A New Name, Emma Scrivener
Emma Scrivener’s memoir of her battle with anorexia opens with the author, a 27 year old talented Bible college student blacking out as she suffers the effects of her condition. She asks this confronting question: is anorexia sickness or sin? Her answer is that Jesus came for sick sinners; you need medical and psychological help, but it is incomplete if it does not deal with the spiritual. This is more than simply saying, ‘anorexics need to know grace’; Emma bores down into her own issues and shows how the gospel shines a light on them. Her vulnerability as she uncovers her anorexia is astonishing, and I especially appreciated how she shows the massive ramifications of it for her husband and family as well. Anorexia wrecks relationships yet recovery must happen in the context of community; as she speaks of God giving her ‘a new name’ from Rev 3, she shows how this is a corporate thing. Scrivener says she loves to write and you can tell; it’s a pleasure to be swept along by her beautiful prose. I’m not sure how those currently facing anorexia would find this book, but as someone who’s had several loved ones struggle with mental illnesses including anorexia, I found it highly readable, confronting in its subject matter and breathtaking in its theology.
Gone Girl, Gillian Flynn
This book seems to be on every Book Club list at the moment and rightly so. Nick Dunne’s wife Amy disappears on the day of their fifth wedding anniversary and we pick up the story from his perspective on that day. At the same time, every other chapter is a diary entry from Amy, starting several years earlier. We meet two very different Nicks and two very different Amys in these accounts and we’re left wondering, what is the truth about their marriage? Without spoiling the plot twists, let me just say that the narration is unreliable, so halfway through, we meet another couple of versions of Nick and Amy and the reader’s attention is cast forward. We are no longer wondering ‘what happened?’ but ‘what will happen?’ I think the genre ‘psychological thriller’ fits this book best and I certainly found the plot thrilling and the characters intriguing.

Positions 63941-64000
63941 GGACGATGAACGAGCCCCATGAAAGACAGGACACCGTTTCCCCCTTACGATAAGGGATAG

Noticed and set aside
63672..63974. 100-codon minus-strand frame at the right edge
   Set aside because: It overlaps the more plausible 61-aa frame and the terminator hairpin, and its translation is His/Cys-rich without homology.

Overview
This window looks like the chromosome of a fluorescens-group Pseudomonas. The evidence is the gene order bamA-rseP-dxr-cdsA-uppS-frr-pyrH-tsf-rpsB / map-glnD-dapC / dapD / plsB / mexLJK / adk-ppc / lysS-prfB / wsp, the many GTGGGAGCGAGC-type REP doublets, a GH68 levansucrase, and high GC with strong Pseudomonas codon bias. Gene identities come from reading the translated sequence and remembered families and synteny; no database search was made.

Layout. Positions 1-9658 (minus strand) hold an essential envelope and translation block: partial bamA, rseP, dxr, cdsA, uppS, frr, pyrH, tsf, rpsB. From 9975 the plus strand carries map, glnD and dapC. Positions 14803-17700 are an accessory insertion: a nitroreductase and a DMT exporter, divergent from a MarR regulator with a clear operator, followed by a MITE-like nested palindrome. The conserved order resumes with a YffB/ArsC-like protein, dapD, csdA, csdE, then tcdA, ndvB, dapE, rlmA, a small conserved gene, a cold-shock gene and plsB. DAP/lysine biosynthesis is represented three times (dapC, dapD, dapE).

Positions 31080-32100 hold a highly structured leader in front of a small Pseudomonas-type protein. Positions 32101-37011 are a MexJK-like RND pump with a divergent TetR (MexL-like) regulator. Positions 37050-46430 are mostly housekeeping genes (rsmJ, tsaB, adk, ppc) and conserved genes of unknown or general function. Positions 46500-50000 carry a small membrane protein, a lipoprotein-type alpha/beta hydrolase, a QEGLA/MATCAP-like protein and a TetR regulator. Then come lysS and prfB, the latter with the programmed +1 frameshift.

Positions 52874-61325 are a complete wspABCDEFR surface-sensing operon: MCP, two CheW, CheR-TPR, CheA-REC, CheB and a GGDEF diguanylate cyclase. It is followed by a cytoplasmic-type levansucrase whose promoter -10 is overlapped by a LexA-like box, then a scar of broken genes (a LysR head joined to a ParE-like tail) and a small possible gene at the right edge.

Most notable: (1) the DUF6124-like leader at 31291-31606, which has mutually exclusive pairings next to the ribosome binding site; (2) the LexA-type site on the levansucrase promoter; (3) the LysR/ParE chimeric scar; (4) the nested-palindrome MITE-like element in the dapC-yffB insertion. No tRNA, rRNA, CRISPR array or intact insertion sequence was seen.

Tru Exceptions trilogy, Amanda Tru
This trilogy was described to me as ‘Christian romantic suspense’ which I approached with a more than healthy dose of scepticism. I generally avoid ‘Christian’ fiction but these books had faith as a background without feeling the need to hit the reader over the head with it. There are no conversion experiences, no lengthy prayers and no moralising. While both romantic leads are committed to chastity and modesty, that’s pretty understated and I quite appreciated the lack of sex scenes. The story follows Rachel, a farm girl from Montana who has kick-ass karate and shooting skills and finds herself entangled in a Homeland Security investigation into a possible terrorist attack. Her love interest is the lead agent on the investigation and, as it turns out, he’s a single Christian guy. You have to suspend disbelief on a number of different levels and I guessed the next move in the plot a few times, but in that sense it’s like watching a movie like Knight and Day. This triology is a super light, fun read and I reckon I’ll read the other series by this author for that reason.
My Story, Peter Cosgrove
I considered this required reading when I found out that Peter Cosgrove is to be Australia’s next governor general, and I’d heard that it was amusing. Indeed, you get a sense of a humble guy and a larrikin underneath all the military jargon. There’s no hint of ghost-writing here. Cosgrove clearly has an agenda in writing his autobiography: he’s proud of the defense forces and takes every opportunity to sing their praises. He’s not one-eyed, criticising decisions that were made about Vietnam (where he fought) for example, but he also doesn’t address broader criticisms of the defense forces such as about bullying or the treatment of women, considering any such incidents to be isolated and out of the ordinary. Cosgrove gives no indication of his personal political views which means he is stuck with inflammatory government language such as ‘illegal immigration’; perhaps this is to be expected since his job was to carry out government policy rather that to make it. This was a book that I didn’t particularly enjoy reading, but it humanises a public military figure and provides lots to reflect on.
Hitchhiker’s Guide to the Galaxy trilogy, Douglas Adams
This is a classic that I’ve never read and I can see why it’s got such a cult following. Adams has a genius for irony, is playful with language, and his imagination makes this a great cross-cultural read. However, I found it seriously lacking in both plot and character development. I was disappointed that despite Adams’ vast creativity, almost his entire cast of characters is male. There’s something deliciously satirical in the clarity with which Trillian assesses the final situation, but this hardly justifies her passivity up to that point. The novelty of the world kept me interested until about 3/4 of the way through the first book and then it was a slog, interrupted by fascinating little interludes that had little to do with the actual storyline.
Tamie Davis is an Aussie living in Tanzania, writing at meetjesusatuni.com.